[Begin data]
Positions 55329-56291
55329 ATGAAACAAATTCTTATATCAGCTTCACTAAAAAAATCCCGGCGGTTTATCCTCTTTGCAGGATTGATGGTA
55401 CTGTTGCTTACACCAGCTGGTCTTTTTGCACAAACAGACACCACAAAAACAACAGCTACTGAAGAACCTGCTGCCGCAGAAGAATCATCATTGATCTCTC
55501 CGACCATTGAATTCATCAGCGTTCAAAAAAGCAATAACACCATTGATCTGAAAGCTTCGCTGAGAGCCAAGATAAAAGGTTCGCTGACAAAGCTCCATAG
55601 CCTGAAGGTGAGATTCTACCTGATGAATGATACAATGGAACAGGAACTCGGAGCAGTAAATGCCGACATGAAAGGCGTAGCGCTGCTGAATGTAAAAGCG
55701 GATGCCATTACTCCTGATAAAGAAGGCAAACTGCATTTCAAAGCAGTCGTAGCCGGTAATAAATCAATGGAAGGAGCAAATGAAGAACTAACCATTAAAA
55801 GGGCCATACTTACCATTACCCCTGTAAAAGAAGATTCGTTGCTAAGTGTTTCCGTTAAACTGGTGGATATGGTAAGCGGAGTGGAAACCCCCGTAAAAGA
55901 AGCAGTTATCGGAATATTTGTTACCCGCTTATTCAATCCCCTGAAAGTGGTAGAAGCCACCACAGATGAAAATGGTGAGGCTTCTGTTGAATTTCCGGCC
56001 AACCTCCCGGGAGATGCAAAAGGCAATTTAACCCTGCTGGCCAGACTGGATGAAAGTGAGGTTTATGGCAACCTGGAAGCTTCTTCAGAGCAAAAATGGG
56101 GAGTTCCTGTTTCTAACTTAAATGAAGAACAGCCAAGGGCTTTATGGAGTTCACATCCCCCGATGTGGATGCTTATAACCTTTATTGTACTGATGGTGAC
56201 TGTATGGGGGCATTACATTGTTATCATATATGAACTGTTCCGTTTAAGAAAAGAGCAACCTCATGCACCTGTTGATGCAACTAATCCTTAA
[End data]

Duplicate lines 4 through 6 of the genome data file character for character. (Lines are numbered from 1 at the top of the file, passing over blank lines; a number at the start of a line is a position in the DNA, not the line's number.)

55501 CGACCATTGAATTCATCAGCGTTCAAAAAAGCAATAACACCATTGATCTGAAAGCTTCGCTGAGAGCCAAGATAAAAGGTTCGCTGACAAAGCTCCATAG
55601 CCTGAAGGTGAGATTCTACCTGATGAATGATACAATGGAACAGGAACTCGGAGCAGTAAATGCCGACATGAAAGGCGTAGCGCTGCTGAATGTAAAAGCG
55701 GATGCCATTACTCCTGATAAAGAAGGCAAACTGCATTTCAAAGCAGTCGTAGCCGGTAATAAATCAATGGAAGGAGCAAATGAAGAACTAACCATTAAAA